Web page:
Indian Railways’ New Avatar: How The Transport Giant Is Planning A Major Privatisation Push In Train Operations

by Hemant Bijapurkar - Sep 26, 2019 06:22 PM +05:30 IST
Indian Railways’ New Avatar: How The Transport Giant Is Planning A Major Privatisation Push In Train OperationsIndian Railways’ Tejas Express Rake (Rajendra B Aklekar/Wikimedia Commons)

5 October 2019 is a significant day in the history of India’s transport lifeline - the Indian Railways. It will be the first time since Indian Railways began operations 174 years ago that a “private train” will begin running on its network.

This train, the New Delhi-Lucknow Tejas Express will be flagged off from Lucknow by Uttar Pradesh Chief Minister Yogi Adityanath on 4 October and will begin its commercial operations a day later in New Delhi.

While it is being dubbed as a “private train”, it is not technically true as the operations of this train would be fully managed by Indian Railways Catering and Tourism Corporation (IRCTC) - a subsidiary of Indian Railways.

The train will come with a variety of premium features like exclusive lounge access, baggage pickup and drop facility from passenger’s home and free insurance up to Rs 25 lakh.

IRCTC is also similarly expected to take over operations of Mumbai-Ahmedabad Tejas Express in the future. It has been handed over the custody of two Tejas rakes and has to pay a yearly lease amount to the railways.

The “IRCTC experiment” though is just the beginning and Indian Railways is planning on involving private players to operate its trains on key routes.

More Privatisation On The Cards

It was recently reported that as part of its 100 day action plan it is considering creating truly “privately run trains” in the coming days on several important routes with improved services and amenities for passengers.

Besides the two trains for IRCTC, the national transporter is mulling allowing private operators to manage trains on 14 additional routes, while 10 on overnight and long-distance services and four suburban services.

A Bigger Privatisation Push On The Horizon

During a recent interview to Economic Times, the Railway Board Chairman Vinod Kumar Yadav put forth Indian Railways’ ambitious privatisation plan for train operations.

As per Yadav, Indian Railways is hoping to introduce 150 privately run trains by FY24. These private operators would be expected to operate their own trainsets, introduce state of the art technology and innovative passenger amenities.

The private operators would have an option to either import their own train-sets or buy/lease them from Indian Railways.

Indian Railways is still working out the routes which will run these private trains and would float a bidding process after ironing out the specifics. As part of the 100 day plan, Railways would focus on routes with low congestion and connectivity to important tourist spots.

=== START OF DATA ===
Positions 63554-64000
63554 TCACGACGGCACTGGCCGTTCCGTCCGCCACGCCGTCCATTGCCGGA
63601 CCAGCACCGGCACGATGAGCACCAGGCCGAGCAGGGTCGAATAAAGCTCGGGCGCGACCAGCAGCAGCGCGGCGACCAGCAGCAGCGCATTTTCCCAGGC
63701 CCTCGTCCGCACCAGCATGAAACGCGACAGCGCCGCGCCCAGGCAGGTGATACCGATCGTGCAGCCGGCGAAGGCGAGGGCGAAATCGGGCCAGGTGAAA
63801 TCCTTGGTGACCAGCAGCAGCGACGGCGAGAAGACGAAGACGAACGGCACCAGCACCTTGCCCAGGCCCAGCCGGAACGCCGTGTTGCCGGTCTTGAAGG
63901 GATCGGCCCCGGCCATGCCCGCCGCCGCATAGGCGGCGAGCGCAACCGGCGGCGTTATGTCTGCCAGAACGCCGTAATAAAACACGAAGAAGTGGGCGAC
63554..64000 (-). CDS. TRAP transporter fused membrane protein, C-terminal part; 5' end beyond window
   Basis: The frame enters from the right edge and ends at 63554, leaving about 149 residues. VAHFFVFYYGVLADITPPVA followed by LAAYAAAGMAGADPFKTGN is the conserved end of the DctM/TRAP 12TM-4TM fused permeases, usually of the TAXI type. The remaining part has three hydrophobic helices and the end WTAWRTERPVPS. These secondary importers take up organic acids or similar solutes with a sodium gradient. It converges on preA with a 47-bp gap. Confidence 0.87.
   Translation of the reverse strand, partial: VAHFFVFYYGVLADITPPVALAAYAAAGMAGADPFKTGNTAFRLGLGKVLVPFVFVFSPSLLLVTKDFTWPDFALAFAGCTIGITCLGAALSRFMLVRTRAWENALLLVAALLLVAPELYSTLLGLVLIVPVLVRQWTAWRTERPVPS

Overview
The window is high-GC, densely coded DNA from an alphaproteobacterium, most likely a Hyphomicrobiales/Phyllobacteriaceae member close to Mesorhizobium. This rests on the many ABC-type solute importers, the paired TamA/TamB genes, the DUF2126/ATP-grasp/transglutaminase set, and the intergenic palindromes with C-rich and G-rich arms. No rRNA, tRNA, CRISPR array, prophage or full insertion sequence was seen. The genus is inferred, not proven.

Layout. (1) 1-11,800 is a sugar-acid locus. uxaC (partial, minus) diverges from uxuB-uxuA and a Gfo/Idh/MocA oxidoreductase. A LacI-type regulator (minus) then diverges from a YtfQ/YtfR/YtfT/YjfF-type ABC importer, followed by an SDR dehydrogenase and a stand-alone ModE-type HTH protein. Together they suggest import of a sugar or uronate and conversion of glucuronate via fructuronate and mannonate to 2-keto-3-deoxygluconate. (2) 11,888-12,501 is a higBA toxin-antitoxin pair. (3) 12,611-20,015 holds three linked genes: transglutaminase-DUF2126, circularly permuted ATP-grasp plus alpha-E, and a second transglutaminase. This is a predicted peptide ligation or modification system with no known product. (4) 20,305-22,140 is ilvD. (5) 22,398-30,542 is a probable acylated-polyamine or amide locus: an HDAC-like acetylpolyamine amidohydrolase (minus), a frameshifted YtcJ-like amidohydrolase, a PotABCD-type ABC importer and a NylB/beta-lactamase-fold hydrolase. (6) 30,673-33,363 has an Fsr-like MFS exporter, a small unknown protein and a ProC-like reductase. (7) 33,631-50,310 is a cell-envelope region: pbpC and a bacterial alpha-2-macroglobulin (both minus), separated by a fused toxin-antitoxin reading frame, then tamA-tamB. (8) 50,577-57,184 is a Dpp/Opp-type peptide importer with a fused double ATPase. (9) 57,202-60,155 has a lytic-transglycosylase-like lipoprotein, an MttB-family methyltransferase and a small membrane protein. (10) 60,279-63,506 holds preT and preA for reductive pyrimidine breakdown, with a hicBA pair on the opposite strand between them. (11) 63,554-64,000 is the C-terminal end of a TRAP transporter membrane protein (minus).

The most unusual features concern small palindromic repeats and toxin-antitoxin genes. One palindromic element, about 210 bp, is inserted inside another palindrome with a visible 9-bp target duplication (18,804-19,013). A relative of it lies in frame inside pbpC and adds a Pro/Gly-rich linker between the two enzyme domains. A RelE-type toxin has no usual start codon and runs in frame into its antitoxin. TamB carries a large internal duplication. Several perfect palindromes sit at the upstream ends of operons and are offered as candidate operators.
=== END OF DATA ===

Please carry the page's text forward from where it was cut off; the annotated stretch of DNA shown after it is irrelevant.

What Else Is Included In The 100 Days Action Plan

Introducing private train operations is just one small part of the action plan [PDF].

The other proposals include increasing the speed of New Delhi-Howrah and New Delhi-Mumbai Rajdhani Express to 160 Kmph and corporatisation of seven manufacturing units including Chittranjan Locomotive Works (CLW) and Modern Coach Factory Rae Bareli.

Indian Railways will soon begin work on an advanced signalling system which will enhance safety, improve punctuality by providing electronic information to the loco pilot which will come in handy during adverse weather conditions like fog.

Railways is also planning on introducing digital rail corridors by acquiring 10 MHz spectrum in the 700 MHz band which will help in creating a voice and data link between the train and the control tower to facilitate safer operations and increase load carrying capacity of the network.

The commissioning of the two dedicated freight corridors (DFCs) in the next two years is also certain to free up a considerable track capacity on the existing mixed-use corridors between Delhi, Kolkata, and Mumbai.

Railways has also signalled a structural change in its promotion policy wherein Divisional Railway Managers (DRM), General Managers (GM) and Board Members would be selected on the basis of performance and leadership skills.

While Railways has laid out an ambitious agenda, one key concern that needs to be addressed will the need for an independent rail regulator.

Hemant is a Senior Sub-Editor at Swarajya

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